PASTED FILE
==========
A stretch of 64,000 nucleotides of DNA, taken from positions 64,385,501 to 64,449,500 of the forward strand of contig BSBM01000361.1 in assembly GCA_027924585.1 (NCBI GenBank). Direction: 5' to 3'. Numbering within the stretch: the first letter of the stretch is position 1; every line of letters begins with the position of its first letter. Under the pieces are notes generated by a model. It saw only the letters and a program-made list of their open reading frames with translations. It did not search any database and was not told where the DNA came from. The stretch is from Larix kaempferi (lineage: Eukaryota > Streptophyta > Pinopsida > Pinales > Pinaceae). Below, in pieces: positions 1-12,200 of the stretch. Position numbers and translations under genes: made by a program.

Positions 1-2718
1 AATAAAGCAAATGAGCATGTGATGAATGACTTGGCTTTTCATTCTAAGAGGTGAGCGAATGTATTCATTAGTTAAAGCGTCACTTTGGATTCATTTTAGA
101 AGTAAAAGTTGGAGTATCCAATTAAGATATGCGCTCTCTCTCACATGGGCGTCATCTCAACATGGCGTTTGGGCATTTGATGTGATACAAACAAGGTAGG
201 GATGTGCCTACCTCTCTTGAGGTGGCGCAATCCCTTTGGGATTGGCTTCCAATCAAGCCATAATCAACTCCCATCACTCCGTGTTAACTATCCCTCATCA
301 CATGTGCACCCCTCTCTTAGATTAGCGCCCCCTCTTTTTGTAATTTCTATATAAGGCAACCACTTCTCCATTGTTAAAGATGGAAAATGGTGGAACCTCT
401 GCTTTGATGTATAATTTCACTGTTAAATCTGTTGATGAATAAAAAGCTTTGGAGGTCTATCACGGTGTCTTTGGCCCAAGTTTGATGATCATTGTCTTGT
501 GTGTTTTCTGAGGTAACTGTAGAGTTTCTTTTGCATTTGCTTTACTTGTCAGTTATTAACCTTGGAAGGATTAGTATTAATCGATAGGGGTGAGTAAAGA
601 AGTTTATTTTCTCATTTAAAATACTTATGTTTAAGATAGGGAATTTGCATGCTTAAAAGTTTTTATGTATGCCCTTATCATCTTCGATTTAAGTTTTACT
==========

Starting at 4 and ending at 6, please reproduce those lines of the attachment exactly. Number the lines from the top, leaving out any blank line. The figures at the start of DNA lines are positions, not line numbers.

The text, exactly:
101 AGTAAAAGTTGGAGTATCCAATTAAGATATGCGCTCTCTCTCACATGGGCGTCATCTCAACATGGCGTTTGGGCATTTGATGTGATACAAACAAGGTAGG
201 GATGTGCCTACCTCTCTTGAGGTGGCGCAATCCCTTTGGGATTGGCTTCCAATCAAGCCATAATCAACTCCCATCACTCCGTGTTAACTATCCCTCATCA
301 CATGTGCACCCCTCTCTTAGATTAGCGCCCCCTCTTTTTGTAATTTCTATATAAGGCAACCACTTCTCCATTGTTAAAGATGGAAAATGGTGGAACCTCT